In a case like this- the organisers had done everything in their power to create an accessible entrance- (and done a good job), but they completely forgot to train the person managing it, making the experience accessible, but very unpleasant.  

Much like this, providing reasonable adjustment and half-heartedly executing it, and not making any cultural progress to change how disability is perceived or understood internally, will mean that people with disabilities will continue to struggle. Issues around bullying and working relationships will inevitably arise.

Overcoming barriers

One of the biggest barriers most commonly listed in creating reasonable adjustments is that management staff are fearful of team members perceiving adjustment as favouritism for the member of staff with a disability. They feel questions such as - “Why do they get to work from home?”, “How do they get the option of starting later?”, “Why do they get that parking space?” will arise.

Developing awareness, creating opportunities to better understand disability, and fostering an open, more empathetic workplace helps colleagues to better understand what reasonable adjustment is, and why it is important.  After this, they will no longer reflect on what they are not receiving, but instead, be better equipped to understand what support others may need. This will undoubtedly impact how staff with disabilities perform.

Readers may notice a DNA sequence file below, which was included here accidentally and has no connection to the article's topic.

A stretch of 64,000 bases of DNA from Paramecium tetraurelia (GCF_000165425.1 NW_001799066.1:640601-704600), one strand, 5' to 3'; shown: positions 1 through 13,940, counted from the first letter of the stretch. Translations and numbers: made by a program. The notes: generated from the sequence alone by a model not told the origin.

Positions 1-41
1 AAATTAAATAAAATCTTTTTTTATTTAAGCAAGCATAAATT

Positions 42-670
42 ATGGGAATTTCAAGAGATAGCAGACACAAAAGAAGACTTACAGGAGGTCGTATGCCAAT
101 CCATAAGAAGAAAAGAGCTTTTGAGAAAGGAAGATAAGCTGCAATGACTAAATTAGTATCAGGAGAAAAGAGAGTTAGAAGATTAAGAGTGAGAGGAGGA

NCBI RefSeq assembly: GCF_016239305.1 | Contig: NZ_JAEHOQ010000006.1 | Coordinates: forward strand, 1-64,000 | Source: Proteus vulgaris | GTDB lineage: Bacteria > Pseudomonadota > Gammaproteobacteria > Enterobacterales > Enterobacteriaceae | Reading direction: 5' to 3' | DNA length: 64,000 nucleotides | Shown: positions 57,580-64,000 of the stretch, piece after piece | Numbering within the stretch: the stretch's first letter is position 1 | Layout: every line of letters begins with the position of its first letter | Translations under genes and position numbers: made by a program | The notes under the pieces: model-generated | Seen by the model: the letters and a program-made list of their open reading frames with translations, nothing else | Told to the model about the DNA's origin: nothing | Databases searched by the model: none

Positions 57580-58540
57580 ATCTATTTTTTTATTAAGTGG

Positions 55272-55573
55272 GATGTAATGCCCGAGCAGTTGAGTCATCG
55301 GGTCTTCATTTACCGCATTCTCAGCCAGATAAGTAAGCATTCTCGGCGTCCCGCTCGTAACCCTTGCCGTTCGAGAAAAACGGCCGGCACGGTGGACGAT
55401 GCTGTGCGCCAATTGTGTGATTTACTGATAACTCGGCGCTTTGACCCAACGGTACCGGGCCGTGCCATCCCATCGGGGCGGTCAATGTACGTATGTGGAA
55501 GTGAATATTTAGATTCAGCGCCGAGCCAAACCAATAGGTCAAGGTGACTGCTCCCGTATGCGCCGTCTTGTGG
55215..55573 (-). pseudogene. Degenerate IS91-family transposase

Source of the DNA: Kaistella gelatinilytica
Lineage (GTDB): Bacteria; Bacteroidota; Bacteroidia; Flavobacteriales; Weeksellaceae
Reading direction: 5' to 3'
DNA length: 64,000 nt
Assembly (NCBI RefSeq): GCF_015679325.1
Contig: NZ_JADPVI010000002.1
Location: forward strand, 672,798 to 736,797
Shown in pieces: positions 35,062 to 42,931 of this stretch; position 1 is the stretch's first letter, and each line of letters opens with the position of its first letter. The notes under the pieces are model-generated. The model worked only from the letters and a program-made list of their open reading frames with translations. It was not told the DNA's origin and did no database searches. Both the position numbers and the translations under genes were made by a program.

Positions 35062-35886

The Business Disability Forum proves this, where it reports that people with disabilities said reasonable adjustments helped them stay in their job (48%) and be more productive (48%).

In short, we must always come back to the understanding that people are the most important and critical asset of any business, and if we want to see change, it must first happen in them.

Reasonable adjustment isn’t just about providing the right environment and tools. Most importantly, we must help colleagues to understand, empathise, support and work together with those with disabilities, helping each other to bring the best versions of ourselves to the workplace each day.

Chris Jay, Managing Director, Bascule Disability Training

If you would like to make a step towards changing your company’s cultural perspective towards disability, talk to us about training- or look at our future online training options HERE